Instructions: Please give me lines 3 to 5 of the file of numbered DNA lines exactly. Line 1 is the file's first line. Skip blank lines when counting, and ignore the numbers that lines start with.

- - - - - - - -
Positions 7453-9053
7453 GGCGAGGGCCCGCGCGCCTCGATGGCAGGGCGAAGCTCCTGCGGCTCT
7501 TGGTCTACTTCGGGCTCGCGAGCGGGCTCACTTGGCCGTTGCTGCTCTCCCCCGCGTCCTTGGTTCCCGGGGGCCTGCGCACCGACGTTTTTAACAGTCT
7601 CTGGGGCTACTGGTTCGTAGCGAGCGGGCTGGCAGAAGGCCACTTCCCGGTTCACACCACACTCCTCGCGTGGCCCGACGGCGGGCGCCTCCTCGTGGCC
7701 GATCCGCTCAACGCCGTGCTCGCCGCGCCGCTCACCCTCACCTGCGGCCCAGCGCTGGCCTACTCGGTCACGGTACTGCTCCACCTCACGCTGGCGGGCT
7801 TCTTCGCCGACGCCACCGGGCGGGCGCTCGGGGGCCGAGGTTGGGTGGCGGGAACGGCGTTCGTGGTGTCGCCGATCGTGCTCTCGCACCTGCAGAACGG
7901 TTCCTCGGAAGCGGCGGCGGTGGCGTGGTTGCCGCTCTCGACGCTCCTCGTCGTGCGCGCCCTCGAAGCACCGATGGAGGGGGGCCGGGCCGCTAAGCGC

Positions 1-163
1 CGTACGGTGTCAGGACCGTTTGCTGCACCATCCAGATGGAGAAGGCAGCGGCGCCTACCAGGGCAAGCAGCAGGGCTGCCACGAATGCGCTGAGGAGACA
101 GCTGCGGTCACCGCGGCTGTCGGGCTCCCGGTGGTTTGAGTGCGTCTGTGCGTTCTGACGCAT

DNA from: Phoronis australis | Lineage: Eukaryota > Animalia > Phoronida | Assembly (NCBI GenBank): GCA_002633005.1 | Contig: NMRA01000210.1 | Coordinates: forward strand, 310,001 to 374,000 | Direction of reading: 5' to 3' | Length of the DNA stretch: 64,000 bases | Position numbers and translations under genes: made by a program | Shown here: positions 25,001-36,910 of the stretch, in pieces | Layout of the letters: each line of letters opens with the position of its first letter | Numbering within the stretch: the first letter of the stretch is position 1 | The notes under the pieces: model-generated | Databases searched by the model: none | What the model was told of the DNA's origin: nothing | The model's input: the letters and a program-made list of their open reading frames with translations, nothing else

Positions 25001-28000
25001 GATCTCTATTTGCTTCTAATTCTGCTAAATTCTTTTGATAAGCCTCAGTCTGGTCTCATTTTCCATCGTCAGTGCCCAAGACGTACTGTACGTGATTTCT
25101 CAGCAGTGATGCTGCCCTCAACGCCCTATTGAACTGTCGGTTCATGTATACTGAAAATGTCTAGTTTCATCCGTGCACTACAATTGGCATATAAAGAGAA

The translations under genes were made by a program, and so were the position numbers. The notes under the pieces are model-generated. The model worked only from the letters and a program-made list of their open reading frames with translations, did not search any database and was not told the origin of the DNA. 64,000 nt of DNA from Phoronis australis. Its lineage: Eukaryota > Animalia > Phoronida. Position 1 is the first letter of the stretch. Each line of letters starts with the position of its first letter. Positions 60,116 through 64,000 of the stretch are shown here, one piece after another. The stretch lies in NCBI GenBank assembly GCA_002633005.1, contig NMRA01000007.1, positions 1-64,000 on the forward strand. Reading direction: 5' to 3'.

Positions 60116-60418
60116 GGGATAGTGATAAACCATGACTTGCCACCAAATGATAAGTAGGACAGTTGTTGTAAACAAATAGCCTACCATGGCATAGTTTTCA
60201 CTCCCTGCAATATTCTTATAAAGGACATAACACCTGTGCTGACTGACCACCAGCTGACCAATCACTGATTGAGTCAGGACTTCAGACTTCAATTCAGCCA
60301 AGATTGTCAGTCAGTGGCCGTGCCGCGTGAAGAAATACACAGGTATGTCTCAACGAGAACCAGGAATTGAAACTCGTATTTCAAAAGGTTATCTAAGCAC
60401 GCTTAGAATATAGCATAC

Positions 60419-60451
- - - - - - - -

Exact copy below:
7501 TGGTCTACTTCGGGCTCGCGAGCGGGCTCACTTGGCCGTTGCTGCTCTCCCCCGCGTCCTTGGTTCCCGGGGGCCTGCGCACCGACGTTTTTAACAGTCT
7601 CTGGGGCTACTGGTTCGTAGCGAGCGGGCTGGCAGAAGGCCACTTCCCGGTTCACACCACACTCCTCGCGTGGCCCGACGGCGGGCGCCTCCTCGTGGCC
7701 GATCCGCTCAACGCCGTGCTCGCCGCGCCGCTCACCCTCACCTGCGGCCCAGCGCTGGCCTACTCGGTCACGGTACTGCTCCACCTCACGCTGGCGGGCT